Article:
All of my non-pitching matchup articles are related, so if you want to read my last article, here it is. Definitely not necessary to read it, but it will provide some insight and shed some light upon this article.
So what is it like to be a St. Louis sports fan in the month of October? I think most of the people reading this article will be very familiar with the sentiment — a lackluster football squad already toiling in the basement of the NFL, a hockey team that is through maybe 10 games, and a baseball team playing in the post-season. That’s how it’s always been. The Cardinals are just better than the other teams in St. Louis on a year-in, year-out basis, and as a result have taken over as the team in this city. There were a few years in which the Rams came into the forefront of our hearts, but as quickly as they came, they went.
And so here we are today, ten years later. The dearly beloved Redbirds are far and away the most prized team in this city, and you would be hard pressed to find anyone that would disagree. I think for every status on Facebook regarding David Backes scoring a post-season goal, there were 50 about David Freese’s walk-off homer in Game 6 of the World Series. The Cardinals capture the hearts of the city in the dog days of August, and have no trouble clutching on to them through the end of the season.
So what would happen if the Cardinals didn’t make the post-season? Speaking from personal experience, it just feels weird. When I think of St. Louis, I think of beer, baseball, a crisp fall, and a combination of the three. Remove one of the elements, and the city isn’t complete. It’d be like taking Jordan off of the Bulls in the mid-90’s — it’d still be a fine team, but nothing special. St. Louis in the fall is special. Just ask anyone that was around when the Cards made their run last year. I wasn’t even there, and I could feel the buzz emanating from the TV screen while taking in the games. St. Louis came to life.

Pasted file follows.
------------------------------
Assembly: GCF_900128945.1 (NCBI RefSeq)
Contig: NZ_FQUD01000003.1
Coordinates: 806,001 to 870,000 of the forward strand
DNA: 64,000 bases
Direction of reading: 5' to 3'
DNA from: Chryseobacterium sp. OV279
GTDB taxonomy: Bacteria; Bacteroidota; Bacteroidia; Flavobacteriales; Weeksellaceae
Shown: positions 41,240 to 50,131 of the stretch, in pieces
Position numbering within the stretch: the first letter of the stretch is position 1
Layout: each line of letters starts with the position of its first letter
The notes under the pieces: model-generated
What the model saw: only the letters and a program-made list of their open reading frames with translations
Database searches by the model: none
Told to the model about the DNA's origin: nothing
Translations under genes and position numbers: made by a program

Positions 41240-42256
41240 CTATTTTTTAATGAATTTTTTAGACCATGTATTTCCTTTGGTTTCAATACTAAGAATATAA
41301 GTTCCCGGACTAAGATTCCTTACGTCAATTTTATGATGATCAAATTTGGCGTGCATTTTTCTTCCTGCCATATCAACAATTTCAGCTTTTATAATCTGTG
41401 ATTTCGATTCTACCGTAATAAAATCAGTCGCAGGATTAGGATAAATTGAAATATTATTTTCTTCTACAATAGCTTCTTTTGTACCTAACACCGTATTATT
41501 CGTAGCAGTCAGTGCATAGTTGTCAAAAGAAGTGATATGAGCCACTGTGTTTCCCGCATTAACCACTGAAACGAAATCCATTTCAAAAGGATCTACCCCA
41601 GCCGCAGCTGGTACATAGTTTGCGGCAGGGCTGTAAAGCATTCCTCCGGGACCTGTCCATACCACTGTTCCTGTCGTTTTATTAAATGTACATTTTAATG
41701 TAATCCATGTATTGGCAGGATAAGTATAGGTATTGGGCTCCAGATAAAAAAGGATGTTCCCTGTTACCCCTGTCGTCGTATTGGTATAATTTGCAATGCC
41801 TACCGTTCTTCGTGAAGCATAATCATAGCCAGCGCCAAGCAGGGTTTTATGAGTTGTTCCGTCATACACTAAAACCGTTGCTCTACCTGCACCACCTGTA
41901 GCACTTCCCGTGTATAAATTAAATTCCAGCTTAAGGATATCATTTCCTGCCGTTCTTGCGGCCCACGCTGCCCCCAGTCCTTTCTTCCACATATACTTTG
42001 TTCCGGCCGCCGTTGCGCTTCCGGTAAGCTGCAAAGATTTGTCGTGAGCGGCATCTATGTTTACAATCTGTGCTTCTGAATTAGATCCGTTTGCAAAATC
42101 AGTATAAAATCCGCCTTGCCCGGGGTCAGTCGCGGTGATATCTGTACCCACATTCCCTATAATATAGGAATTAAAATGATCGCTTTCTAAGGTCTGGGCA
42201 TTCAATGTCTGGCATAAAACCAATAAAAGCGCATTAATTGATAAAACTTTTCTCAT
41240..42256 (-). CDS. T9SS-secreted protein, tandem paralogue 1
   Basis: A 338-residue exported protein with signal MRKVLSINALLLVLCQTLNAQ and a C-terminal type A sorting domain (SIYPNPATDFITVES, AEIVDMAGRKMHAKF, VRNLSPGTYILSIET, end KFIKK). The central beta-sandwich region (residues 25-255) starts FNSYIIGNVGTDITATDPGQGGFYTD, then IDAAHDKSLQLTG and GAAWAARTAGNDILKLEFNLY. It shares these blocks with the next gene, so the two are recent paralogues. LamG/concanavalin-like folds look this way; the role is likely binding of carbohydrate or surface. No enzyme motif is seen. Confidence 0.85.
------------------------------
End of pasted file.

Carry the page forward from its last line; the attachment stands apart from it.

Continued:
The feeling of vacancy would be even further amplified if a missed postseason came the season after a World Championship. People who have never in their lives been anything more than the casual fan of baseball have been tuning in regularly to the raspy voice of Mike Shannon. A missed postseason would be debilitating and crippling to a somehow growing fan-base. They don’t need to repeat as champions, they just need to keep their city afloat during the fall.
I spoke last article about culture, and when questioned about it, I didn’t really have time to respond. The thing about the Cardinal Culture is that it stems from its fan base. St. Louis needs its baseball team, and as a result it propels the guys to go out and get the job done. It is almost impossible for a non-St. Louis resident to understand because they have never experienced how much a team can mean to an entire population.
Go to a golf course in October, and the starter will be wearing a Cardinals cap. Go to lunch at a restaurant, and your waitress will ask you if you saw the great catch Jon Jay made last night, or go to the movies and have the guy who gives you popcorn ask you why you aren’t at home watching the baseball. I was in Los Angeles during an LA Lakers playoff run not to mention an LA Kings run that very closely resembled the Cards’ run of the fall. Surely, everywhere I go, people will be talking Lakers and Kings, right? Wrong! I never saw, heard, or sniffed even the smallest trace of die-hard fans in this city.
St. Louis needs its October baseball, and John Mozeliak is the man responsible for giving it to them this year. With just two days before the trade deadline, what is he going to do? Will he just lay dormant and hope to pick up some free agent talent? A lot of fans of other teams wouldn’t be surprised if he did this, after all it is a reasonable thing to do. But I seriously doubt it. I think Mozeliak will make a splash on a pitcher, if not more, because making the postseason every year is of the utmost importance to this franchise. I anxiously await the next two days, and even more anxiously await the month of October.
For questions/comments, please email Jake Siwak at [email protected]